This content is current only at the time of printing. This document was printed on 9 May 2021. A current copy is located at https://apvma.gov.au/node/18531
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Roadmap for insect pollinator risk assessment in Australia
This consultation closed on 4 November 2015.
The United States Environmental Protection Agency, the Canadian Pest Management Regulatory Agency and the California Department of Pesticide Regulation have developed a tiered process for evaluating potential adverse effects on pollinating bees from exposure to pesticides. The final version of the North American pollinator risk assessment guidance was published on 19 June 2014.
A detailed European Food Safety Authority (EFSA) guidance on conducting assessments of the risk from plant protection products (PPPs) to bees was published in July 2013 (updated on 4 July 2014).
An APVMA regulatory workshop on ‘Pesticides and the health of insect pollinators’, held on 24 July 2013, discussed the available assessment frameworks for insect pollinators and decided that the North American approach was the most suitable for adoption in Australia. Nevertheless, the APVMA and its primary environmental advisory agency, the Department of the Environment, considered that there are elements of European guidance which could be combined with the North American approach to develop a risk assessment methodology suitable for Australia’s agricultural and regulatory environment.
Proposed new framework for insect pollinator risk assessment
The APVMA has developed a document, Roadmap for insect pollinator risk assessment in Australia, which outlines a tiered approach to risk assessment. The first tier of assessment involves the traditional assessment approach of calculating risk quotients. Methods for refinement at this tier are described, relying on data and approaches from both Europe and North America.
At higher tiers of assessment, increasingly complex studies pertaining to exposure and effects (semi-field and full-field studies at colony level) are considered. These studies allow for refinements in exposure and/or effects estimations using an increasing level of realism. Importantly, and as noted in the North American guidance document, the different levels of refinement are not intended to be prescriptive. The specific set of data used in assessing potential risks of a pesticide to bees ultimately depends on multiple lines of evidence and risk management objectives.
Risk mitigation—pollinator protection statements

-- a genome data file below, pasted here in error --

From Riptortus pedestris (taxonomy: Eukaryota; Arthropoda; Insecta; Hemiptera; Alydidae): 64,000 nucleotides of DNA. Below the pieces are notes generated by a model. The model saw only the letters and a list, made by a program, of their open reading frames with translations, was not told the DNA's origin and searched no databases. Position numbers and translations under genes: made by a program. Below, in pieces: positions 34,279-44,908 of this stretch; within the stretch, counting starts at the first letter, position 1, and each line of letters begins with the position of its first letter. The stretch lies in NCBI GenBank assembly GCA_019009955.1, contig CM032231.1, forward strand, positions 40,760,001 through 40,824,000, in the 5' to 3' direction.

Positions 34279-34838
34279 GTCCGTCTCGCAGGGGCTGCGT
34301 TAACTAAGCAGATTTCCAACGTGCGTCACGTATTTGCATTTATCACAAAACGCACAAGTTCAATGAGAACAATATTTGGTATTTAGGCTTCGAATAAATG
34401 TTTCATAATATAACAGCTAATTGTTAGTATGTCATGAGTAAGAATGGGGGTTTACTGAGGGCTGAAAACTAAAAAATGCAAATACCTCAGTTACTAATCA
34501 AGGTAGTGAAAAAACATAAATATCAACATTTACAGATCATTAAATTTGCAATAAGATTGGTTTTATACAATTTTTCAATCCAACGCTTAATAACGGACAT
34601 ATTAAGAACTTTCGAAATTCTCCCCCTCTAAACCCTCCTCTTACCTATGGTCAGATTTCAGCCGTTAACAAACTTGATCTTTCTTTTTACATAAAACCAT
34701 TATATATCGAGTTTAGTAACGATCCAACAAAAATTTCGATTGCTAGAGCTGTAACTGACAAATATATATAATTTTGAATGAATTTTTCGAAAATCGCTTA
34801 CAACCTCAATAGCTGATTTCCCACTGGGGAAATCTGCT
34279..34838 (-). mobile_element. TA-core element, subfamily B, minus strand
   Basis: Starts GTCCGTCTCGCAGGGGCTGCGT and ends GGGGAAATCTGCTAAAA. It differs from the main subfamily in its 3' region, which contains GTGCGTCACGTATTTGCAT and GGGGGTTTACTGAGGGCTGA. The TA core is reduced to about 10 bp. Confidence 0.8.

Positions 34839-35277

This guidance proposes that recommendations for label statements are built into the risk assessment framework. Section 10 of the document addresses hazard-based label statements (ie statements which provide an indication of how toxic the product might be to bees), risk-based statements (even though a substance may be toxic to bees, a particular use may be acceptable if exposure is unlikely to reach hazardous levels after that use), and risk management statements (if both a hazard and a potential risk to bees—adults and/or colony—have been identified, risk management statements will be required).
The APVMA recognises that ecotoxicity test methods are still being developed and that pollinator risk assessment methodology is likely to be further extended and refined over the next several years. This guidance will be updated as new test protocols to better assess effects (hazard) of pesticides on bees and the exposure of bees to pesticides become available. For more information see: Overview report on neonicotinoids and honeybee health in Australia released.
Call for public comment
Comment is sought on:
- the risk assessment guidance outlined in the document Roadmap for insect pollinator risk assessment in Australia
- the proposed pollinator protection statements for product labels.
The APVMA will review responses from the consultation and make appropriate amendments. Further advice on the formal introduction of the framework as a guide for conducting pollinator risk assessments in Australia will follow.
Please send your written submission by email, post or fax to:
Australian Pesticides and Veterinary Medicines Authority
PO Box 6182
Kingston ACT 2604
Phone: +61 2 6210 4701
Fax: +61 2 6210 4721